By Attorneys Robert L. Reeves and Joseph I. Elias
President Obama spoke out several times over the past two weeks about immigration reform. Most recently while in Miami, on April 29, he renewed his call for immigration action. The President urged for the passage of the Dream Act. President Obama said, “I will keep fighting alongside many of you to make the Dream Act the law of the land.” In a call for bipartisan support for the Dream Act, the President said, “We should all be able to agree it makes no sense to expel talented young people from our country.” The Dream Act provides a path for legalization of undocumented children brought into the United States when they were young. The path would allow for lawful resident status, and ultimately citizenship, for those children who serve in the military, or attend college, or perform a significant amount of community service.
Immigration reform of any type that would provide for lawful status for the undocumented faces stiff opposition from the Republican controlled House and anti-immigration groups. Opponents of the Dream Act believe it rewards illegal behavior of the parents of the students. Also anti-immigration reformers prefer to see increased immigration enforcement. These groups were able to pass immigration legislation on a state-level most notably in Arizona. The state of Georgia recently passed a bill similar to the one passed by Arizona last year in attempts to crack down on illegal immigration.
President Obama criticized the new Georgia bill on April 27 stating that it was a mistake for states to try and pass immigration laws piecemeal. The President noted that his administration has done more on enforcement than any previous administration. This includes conducting more border patrols and engaging in serious crackdowns on employers hiring undocumented workers.
In fact, the administration’s enforcement actions have been severely criticized by states, especially California. California lawmakers recently voted to advance a bill that would only let local communities participate in the Immigration and Customs Enforcement (I.C.E) Secure Communities Program if they chose to do so through resolution. The Secure Communities Program links up the Federal Bureau of Investigation’s (F.B.I) criminal database with immigration service records so that every time someone is arrested, his or her immigration status is automatically checked. California alone accounts for more than a third of the deportations initiated by the I.C.E program in the United States. The California legislature and state law enforcement officials criticize the I.C.E program for sweeping up crime victims and witnesses who are arrested during an investigation. This creates a chilling effect in which victims and witnesses refuse to come forward to aide law enforcement in their investigations and prosecutions for fear of deportation. In figures released by I.C.E, about 29% of the 102,000 immigrants deported under the program since it began in 2008 had no criminal conviction.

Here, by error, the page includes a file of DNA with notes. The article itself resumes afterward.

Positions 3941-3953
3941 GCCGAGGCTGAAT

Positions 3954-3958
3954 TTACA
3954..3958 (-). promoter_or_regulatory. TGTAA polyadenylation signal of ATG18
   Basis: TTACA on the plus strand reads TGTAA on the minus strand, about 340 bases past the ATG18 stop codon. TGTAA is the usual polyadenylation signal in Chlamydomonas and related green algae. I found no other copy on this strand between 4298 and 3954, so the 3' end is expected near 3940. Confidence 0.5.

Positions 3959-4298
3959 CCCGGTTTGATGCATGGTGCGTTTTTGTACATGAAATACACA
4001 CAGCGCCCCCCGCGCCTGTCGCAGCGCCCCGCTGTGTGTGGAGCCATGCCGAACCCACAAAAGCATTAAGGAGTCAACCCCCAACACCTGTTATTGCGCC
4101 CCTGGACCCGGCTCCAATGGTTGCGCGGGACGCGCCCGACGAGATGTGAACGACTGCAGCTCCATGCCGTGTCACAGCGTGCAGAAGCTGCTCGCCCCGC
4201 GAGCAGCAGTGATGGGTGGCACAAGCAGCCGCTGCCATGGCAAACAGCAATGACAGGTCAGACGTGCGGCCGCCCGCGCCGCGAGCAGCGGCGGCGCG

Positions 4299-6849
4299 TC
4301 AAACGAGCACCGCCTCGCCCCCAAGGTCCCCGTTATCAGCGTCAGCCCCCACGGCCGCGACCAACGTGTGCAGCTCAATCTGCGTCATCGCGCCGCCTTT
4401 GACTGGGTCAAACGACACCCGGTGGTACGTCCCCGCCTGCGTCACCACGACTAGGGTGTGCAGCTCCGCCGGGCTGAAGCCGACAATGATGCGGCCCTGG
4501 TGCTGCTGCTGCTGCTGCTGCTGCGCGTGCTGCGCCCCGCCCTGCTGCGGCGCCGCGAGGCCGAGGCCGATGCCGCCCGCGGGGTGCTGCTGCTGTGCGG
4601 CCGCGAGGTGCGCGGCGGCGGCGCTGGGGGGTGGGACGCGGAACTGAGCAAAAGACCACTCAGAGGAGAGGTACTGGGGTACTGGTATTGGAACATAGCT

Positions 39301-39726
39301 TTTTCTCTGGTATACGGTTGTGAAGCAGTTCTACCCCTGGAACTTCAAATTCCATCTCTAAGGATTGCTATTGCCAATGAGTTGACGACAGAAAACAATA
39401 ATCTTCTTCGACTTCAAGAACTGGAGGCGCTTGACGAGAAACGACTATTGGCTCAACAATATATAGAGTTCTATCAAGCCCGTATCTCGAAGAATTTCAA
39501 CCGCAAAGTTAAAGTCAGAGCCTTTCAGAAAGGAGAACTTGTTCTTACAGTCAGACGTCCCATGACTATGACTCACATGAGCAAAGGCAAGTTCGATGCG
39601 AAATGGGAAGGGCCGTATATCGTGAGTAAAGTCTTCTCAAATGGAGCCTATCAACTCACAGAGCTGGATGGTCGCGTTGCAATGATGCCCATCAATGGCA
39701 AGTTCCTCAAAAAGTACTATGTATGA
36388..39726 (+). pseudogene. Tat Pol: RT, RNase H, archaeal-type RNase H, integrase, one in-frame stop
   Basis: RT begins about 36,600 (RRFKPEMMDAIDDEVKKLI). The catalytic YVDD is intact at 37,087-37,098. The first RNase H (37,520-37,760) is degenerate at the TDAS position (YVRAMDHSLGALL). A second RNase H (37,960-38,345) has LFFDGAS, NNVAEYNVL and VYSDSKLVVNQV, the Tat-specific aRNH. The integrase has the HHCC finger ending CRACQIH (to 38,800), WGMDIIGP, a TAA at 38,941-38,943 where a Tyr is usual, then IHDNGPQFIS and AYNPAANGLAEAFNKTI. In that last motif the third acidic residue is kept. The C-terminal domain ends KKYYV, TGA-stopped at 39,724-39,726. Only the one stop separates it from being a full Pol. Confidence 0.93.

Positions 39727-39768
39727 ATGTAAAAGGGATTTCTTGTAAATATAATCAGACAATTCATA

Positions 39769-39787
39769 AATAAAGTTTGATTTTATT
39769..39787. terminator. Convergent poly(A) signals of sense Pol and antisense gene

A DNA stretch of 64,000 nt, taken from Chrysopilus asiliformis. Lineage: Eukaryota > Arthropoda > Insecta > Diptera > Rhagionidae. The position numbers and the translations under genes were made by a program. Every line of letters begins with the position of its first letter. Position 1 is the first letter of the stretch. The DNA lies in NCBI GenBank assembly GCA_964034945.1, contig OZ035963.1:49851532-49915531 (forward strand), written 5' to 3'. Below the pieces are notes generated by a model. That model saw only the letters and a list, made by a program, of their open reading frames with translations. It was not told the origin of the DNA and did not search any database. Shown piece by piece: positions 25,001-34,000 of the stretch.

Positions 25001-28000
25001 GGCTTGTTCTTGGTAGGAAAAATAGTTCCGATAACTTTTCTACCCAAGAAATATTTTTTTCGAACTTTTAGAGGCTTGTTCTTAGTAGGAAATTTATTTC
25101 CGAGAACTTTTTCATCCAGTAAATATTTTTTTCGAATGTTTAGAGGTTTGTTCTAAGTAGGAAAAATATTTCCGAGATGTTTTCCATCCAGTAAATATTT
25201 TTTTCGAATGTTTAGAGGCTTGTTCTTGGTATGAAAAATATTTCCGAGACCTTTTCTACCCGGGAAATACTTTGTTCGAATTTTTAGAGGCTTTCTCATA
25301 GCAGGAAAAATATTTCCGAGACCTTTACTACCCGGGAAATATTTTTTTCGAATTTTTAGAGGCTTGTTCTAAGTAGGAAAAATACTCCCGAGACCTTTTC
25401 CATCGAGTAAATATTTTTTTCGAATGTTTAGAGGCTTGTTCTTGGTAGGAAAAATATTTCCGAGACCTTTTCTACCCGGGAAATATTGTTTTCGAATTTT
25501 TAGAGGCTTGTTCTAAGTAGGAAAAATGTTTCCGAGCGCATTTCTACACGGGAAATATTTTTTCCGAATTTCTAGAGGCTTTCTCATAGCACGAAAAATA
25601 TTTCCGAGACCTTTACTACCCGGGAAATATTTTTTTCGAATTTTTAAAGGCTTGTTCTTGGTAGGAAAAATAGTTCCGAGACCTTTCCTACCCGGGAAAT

Immigration officials, when promoting the program with State governments, stated that the goal of the program was to ensure illegal immigrants who commit crimes are flagged and deported. While it sounds reasonable to remove dangerous criminals and threats to society, I.C.E's own statistics show that nationwide only 26% of those deported have been convicted of major drug offenses or violent crimes. California's representative Zoe Lofgren has asked I.C.E's Inspector General to investigate the statements made by Homeland Security and I.C.E officials about the program. This is because she believes some of the statements made by them were intentionally false and misleading.
The issue of immigration is so thorny and complex that the President and his administration are being pulled in opposite directions. He is being forced to appease anti-immigration reformers by stepping up enforcement. And, at the same time, he is pushing for ameliorative reforms. Both are deluging him in a barrage of criticism. Nevertheless, President Obama said he had not given up. In his recent push to make the Dream Act the law of the land he stated, “It will be difficult and it will take time. I know that some of you wish I could just bypass Congress and change the law myself. But that is not how democracy works.”
An overhaul of immigration law and policy is undoubtedly a difficult task. The will to change it for the better is there with the President which is key to accomplishing any difficult undertaking. We trust that Congress will recognize that immigration reform is not solely about enforcement, but, includes an understanding of the important positive contributions both documented and undocumented immigrants make for our society. The nation has experienced what happens when the President places something at the top of his agenda with the recent capture and killing of Osama bin Laden. Bringing Bin Laden to justice is already uniting the country. It is this type of unity that can overhaul a broken immigration system.